As for the symbols of the sacredness of Santa Claus, we have borrowed them from the religious domain. These include in particular the bishop’s crosierof the pom pom hair clip and the purple color worn by the cardinalsa flamboyant red symbolizing the power, prestige and authority of these high dignitaries of the Catholic Church.
Profaning our experience of the sacred
In its taste for paradox, the entertainment industry is not afraid, moreover, to debase the image of its Santa Claus by producing works that expose certain flaws. In the scene where he drinks hot chocolate prepared by a young elf (above), Santa Claus in pajamas freely flirts with her: “I must say that you are very good for your age! This extract is among the most embarrassing that Disney has shot for its series The Santa Clause (or In the footsteps of Santa Claus, in French).
The chimney song (below), performed by a little girl, is another example of pedophile language exploiting the sacred figure of Santa Claus.
There’s something stuck in the chimney
and I don’t know what it is, but it’s been there all night.
I waited for Santa Claus all Christmas night
but he never came and it doesn’t seem normal…
The theoretical idea of Santa Claus
The anthropologist Gregory Bateson has offered an interesting metaphor about the sacred and, above all, the place it occupies in theecology of the human mind. By comparing ideas to living beings, Bateson showed how they are born, live, reproduce and die to create around us a rich, sensitive and vulnerable communication ecosystem. Like species that struggle or cooperate for their survival under conditions that are sometimes favorable to them, sometimes hostile, ideas come together, coordinate, confuse or collide in a competition that is not always fair.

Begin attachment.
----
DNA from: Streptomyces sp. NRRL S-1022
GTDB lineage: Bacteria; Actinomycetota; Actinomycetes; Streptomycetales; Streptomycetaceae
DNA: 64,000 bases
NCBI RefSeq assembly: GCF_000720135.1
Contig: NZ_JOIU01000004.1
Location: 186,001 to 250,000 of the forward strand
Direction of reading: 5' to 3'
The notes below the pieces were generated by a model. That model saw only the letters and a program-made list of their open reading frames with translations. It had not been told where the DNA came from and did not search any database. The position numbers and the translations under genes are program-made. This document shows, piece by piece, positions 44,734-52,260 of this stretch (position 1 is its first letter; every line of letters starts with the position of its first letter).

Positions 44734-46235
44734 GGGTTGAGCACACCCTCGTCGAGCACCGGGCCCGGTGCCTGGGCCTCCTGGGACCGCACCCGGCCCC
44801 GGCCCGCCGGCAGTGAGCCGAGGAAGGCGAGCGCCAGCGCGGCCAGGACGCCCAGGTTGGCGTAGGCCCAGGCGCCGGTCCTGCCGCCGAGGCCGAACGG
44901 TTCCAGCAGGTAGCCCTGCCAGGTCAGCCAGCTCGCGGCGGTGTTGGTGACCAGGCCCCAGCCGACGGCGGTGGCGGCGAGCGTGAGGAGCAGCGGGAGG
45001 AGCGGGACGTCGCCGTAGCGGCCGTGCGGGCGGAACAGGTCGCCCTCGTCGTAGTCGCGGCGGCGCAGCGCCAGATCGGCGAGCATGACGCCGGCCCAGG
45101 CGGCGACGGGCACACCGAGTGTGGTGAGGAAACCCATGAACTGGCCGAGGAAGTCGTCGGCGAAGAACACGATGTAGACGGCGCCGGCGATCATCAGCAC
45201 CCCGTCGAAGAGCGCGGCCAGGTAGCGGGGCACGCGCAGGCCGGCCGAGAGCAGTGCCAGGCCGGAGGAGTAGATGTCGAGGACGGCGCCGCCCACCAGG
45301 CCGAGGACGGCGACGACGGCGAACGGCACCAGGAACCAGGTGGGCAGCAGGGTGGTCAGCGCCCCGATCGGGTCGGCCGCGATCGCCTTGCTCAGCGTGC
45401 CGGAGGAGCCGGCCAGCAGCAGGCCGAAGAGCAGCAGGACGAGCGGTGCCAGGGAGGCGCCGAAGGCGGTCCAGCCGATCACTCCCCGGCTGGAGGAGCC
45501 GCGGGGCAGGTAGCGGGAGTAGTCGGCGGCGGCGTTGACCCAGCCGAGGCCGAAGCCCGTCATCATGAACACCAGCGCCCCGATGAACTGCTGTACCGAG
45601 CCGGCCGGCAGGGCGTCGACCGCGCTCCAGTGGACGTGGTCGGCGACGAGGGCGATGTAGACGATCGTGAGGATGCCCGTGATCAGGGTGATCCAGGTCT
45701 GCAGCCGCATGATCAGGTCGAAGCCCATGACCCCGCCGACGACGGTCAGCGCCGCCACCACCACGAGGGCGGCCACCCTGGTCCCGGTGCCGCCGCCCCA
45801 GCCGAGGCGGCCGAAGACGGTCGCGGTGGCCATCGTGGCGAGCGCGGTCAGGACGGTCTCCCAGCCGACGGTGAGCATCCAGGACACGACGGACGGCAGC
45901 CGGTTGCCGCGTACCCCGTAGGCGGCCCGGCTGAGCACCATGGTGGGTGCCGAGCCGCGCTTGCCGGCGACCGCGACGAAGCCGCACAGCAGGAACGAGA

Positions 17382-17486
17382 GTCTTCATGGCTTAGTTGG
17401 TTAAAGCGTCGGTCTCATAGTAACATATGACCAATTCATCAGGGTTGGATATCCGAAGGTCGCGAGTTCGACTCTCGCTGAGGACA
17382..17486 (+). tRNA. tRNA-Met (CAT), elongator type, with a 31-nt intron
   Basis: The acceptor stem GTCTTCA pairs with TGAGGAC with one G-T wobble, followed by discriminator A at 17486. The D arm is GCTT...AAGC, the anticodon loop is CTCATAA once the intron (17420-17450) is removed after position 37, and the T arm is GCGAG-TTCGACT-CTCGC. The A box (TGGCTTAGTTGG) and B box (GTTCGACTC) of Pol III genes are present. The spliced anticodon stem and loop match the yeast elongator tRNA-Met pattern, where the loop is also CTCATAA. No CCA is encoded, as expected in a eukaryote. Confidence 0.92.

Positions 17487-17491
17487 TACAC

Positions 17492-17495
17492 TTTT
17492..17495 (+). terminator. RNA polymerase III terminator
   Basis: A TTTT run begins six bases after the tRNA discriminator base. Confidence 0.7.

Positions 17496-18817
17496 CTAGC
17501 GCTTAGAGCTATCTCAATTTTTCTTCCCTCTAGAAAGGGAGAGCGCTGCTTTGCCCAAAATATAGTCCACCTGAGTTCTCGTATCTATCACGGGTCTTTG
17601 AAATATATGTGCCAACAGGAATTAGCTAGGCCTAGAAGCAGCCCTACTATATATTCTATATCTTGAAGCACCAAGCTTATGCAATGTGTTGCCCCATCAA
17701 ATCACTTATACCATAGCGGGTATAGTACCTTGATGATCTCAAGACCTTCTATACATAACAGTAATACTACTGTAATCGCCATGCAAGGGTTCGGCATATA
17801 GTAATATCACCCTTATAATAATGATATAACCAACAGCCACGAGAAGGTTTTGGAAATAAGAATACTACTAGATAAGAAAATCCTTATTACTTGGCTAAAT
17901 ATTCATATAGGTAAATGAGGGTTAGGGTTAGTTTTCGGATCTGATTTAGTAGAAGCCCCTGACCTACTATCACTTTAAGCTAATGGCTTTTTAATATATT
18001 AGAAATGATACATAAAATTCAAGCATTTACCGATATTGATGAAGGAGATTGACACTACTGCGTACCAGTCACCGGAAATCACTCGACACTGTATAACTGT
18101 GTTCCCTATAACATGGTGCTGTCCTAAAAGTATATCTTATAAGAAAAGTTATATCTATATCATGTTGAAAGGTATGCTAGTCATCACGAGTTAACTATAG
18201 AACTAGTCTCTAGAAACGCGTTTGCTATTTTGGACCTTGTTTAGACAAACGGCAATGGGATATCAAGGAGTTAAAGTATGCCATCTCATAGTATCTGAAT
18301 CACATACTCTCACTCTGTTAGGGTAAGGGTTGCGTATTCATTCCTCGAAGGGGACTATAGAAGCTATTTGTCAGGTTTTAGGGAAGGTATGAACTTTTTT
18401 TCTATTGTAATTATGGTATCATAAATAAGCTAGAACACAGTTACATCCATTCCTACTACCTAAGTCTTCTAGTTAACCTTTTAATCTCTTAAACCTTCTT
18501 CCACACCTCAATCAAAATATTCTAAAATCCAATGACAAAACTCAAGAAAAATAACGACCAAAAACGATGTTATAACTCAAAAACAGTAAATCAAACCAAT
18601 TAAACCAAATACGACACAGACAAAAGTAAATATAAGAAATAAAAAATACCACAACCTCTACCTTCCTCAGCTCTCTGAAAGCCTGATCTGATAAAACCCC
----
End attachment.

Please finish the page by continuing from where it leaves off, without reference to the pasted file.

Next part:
Thus, for the idea of a sacred Santa Claus to survive in the minds of children, we must count on the complicity and solidarity of all adults, whether at home, at school, in media, in shops or in works of popular culture.
On the other hand, for this lie to remain socially acceptable, it is necessary that adults in turn lie to themselves about the obscene reality covered by the fictional character of Santa Claus. As accomplices in this manipulation of the sacred, we need to somehow overlook the moral license the entertainment industry gives Santa Claus when it portrays the reality ofordinary man who dons the costume.
We then sign a pact with the devil by pretending to believe in the existence of a Santa Claus capable of taking children on his lap without having sexual urges; to be generous with them without ruining their parents; to promise them gifts without demanding any service in return; who sees nothing obscene in intruding into the intimacy of families by penetrating their fireplace which is too narrow and not deep enough; nor anything shady to be found in the toddler’s room.
However, it is an open secret that it is men of flesh and blood who give life to Santas. Considering the duality of human nature, becoming complicit in their evil inclinations does not seem to me, therefore, very wise.
The original version of this article was été published on The conversation, a news site à non-profit dédié to the sharing of ideas between academic experts and the general public.
We want to give thanks to the writer of this short article for this remarkable material
Santa Claus in the collective imagination: between profane and sacred